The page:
Unlicensed grain deliveries sources:
CGC's Grain Statistics Weekly (GSW) report: Condominium stock data are also obtained through the GSW report. Condominium storage refers to a space that a producer may own or lease within a licensed primary elevator, but that is separate from licensed primary elevator storage. Because the grain isn't delivered to a licensed facility, but rather to a space leased or provided by a licensed facility, condominium storage deliveries are considered unlicensed. Under the Canada Grains Act, grain dealers and operators of primary, terminal and process elevators must also report condo storage data to the CGC. Stocks in condominium storage may include grain that has physically left the farm but has not been sold.
Statistics Canada's International Accounts and Trade Division (IATD): Since 1990, Canada and the United States have exchanged import data; the import data of one partner country are used to derive the export data of the other. Canada's exports to the United States are compiled using United States import statistics (from the Customs and Border Protection Service via the United States Census Bureau) and account for Canada's export trade in grains to the United States. The data are used to estimate the portion of unlicensed grain delivered directly to the United States, and which is not captured by the CGC. IATD exports data for the current reference month are always estimated, due to timing differences between the availability of trade statistics and that of other producer delivery data sources.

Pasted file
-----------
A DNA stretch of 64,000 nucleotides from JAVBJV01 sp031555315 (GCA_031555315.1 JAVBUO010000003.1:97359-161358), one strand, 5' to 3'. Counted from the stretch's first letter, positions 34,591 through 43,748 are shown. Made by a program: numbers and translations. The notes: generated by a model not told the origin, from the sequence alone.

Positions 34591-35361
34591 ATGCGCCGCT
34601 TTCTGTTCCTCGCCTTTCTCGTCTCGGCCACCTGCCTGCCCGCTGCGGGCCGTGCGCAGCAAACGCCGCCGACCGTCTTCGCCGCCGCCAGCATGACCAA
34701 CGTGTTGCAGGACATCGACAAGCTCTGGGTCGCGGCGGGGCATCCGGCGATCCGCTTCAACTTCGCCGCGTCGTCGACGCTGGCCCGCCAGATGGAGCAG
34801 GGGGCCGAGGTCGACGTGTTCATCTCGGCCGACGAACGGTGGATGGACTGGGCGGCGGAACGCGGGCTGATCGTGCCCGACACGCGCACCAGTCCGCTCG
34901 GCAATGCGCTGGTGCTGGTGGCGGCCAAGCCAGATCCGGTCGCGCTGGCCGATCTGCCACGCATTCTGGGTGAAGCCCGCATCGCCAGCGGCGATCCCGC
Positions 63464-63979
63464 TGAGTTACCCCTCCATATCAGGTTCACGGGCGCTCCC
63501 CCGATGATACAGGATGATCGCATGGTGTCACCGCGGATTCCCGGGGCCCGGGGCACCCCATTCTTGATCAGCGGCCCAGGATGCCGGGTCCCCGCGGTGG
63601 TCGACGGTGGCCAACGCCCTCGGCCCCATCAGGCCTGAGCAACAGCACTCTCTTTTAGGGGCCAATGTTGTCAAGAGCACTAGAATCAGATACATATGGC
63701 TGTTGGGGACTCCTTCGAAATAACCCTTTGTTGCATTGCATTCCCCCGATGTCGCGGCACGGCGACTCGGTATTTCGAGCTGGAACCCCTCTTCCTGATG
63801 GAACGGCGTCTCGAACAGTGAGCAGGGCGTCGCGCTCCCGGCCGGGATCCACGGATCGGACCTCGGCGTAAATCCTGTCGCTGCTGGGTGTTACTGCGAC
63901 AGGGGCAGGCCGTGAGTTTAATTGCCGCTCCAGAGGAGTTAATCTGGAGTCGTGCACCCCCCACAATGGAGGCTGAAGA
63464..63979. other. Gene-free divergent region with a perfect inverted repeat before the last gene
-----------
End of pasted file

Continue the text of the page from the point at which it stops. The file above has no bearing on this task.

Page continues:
Grain Farmers of Ontario (GFO): The GFO (formed through the amalgamation of the Ontario Corn Producers' Association, the Ontario Soybean Growers and the Ontario Wheat Producers' Marketing Board) provides administrative data on a monthly basis for unlicensed corn, soy and wheat deliveries by Ontario producers.
Ontario Canola Growers' Association (OCGA): The OCGA provides administrative data on a monthly basis regarding unlicensed canola deliveries by Ontario producers.
Les Producteurs de Grains du Québec (PGQ) : The PGQ provides monthly administrative data for unlicensed milling wheat, feed wheat, oats, barley, canola, soybean, and corn deliveries by Quebec producers.
Data collected from surveys administered by Statistics Canada's Agriculture Division are also integrated into the deliveries data:
Monthly Crushing Operations Survey: The survey collects monthly data from oilseed crushing operations, including quantities of raw materials crushed, oil and meal produced, as well as the month-end stocks. Data from this survey are used to help estimate the interprovincial movement of canola, to help determine the canola's province of origin.
Feed Grain Purchases Survey: The survey data are used to update the quantities and values of feed grain deliveries. Data on quantities are used to provide better estimates of unlicensed grain deliveries in farm supply and disposition tables, which in turn improve the quality of the estimates of crop production and farm stocks.